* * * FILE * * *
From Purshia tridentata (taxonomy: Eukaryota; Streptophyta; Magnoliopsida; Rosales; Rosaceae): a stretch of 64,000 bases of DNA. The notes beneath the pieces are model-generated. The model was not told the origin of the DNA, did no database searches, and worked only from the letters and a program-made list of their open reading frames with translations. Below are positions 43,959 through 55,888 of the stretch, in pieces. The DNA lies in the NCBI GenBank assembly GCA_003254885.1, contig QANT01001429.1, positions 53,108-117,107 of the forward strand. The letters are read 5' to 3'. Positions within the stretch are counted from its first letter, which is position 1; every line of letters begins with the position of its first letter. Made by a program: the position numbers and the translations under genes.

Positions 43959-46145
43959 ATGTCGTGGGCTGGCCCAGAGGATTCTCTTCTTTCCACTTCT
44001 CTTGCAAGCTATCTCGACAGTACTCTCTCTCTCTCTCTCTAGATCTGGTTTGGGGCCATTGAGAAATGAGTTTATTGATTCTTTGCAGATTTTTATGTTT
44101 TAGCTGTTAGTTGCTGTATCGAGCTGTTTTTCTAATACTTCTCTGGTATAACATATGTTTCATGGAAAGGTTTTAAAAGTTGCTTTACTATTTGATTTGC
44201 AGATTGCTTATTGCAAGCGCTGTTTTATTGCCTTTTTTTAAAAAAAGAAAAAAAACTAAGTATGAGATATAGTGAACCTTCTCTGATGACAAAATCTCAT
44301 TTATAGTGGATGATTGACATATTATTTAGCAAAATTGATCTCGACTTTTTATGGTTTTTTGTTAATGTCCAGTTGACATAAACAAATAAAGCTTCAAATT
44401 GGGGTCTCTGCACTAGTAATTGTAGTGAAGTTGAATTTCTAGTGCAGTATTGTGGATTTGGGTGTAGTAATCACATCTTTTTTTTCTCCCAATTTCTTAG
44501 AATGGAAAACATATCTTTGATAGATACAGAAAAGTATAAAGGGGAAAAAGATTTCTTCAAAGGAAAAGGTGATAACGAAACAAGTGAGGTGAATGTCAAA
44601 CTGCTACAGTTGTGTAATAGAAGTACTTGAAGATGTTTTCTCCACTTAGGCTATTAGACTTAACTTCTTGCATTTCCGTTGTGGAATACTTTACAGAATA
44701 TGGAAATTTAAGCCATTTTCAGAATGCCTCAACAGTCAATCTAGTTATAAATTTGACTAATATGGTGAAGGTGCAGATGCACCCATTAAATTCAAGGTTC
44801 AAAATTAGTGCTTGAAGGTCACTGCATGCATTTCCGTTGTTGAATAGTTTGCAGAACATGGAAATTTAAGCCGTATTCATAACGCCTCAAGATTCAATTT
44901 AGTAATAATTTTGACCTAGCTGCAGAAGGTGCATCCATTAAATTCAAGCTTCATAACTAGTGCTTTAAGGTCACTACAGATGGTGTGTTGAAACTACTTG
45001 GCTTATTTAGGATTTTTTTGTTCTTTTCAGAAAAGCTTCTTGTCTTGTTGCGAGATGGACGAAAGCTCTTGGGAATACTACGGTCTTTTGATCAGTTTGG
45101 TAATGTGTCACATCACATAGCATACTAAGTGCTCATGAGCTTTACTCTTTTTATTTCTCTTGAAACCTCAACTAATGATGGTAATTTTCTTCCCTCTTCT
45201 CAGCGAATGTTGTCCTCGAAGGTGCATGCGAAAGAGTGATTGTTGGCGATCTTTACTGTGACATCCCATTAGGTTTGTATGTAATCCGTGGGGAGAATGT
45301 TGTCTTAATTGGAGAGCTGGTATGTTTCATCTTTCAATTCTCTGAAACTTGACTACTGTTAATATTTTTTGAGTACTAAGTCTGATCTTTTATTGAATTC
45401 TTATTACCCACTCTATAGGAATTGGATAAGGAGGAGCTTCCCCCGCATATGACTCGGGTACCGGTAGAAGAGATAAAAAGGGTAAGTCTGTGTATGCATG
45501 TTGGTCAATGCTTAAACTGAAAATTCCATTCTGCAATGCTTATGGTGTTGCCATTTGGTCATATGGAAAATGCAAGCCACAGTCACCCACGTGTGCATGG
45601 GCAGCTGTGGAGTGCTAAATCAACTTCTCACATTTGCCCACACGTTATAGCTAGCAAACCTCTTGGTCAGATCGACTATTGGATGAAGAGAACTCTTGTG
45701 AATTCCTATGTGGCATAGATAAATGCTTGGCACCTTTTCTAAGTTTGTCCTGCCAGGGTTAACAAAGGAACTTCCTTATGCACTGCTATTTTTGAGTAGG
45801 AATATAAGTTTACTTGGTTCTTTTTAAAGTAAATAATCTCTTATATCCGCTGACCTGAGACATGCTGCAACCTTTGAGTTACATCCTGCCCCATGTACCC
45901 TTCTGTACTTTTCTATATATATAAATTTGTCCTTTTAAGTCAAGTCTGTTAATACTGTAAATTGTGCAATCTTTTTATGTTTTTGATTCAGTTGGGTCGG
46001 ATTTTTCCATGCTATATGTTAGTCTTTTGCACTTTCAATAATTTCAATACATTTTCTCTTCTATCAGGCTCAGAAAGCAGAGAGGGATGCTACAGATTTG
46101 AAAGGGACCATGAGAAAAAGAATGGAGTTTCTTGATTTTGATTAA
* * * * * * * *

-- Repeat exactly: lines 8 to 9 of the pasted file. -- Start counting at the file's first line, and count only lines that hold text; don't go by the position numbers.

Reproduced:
44401 GGGGTCTCTGCACTAGTAATTGTAGTGAAGTTGAATTTCTAGTGCAGTATTGTGGATTTGGGTGTAGTAATCACATCTTTTTTTTCTCCCAATTTCTTAG
44501 AATGGAAAACATATCTTTGATAGATACAGAAAAGTATAAAGGGGAAAAAGATTTCTTCAAAGGAAAAGGTGATAACGAAACAAGTGAGGTGAATGTCAAA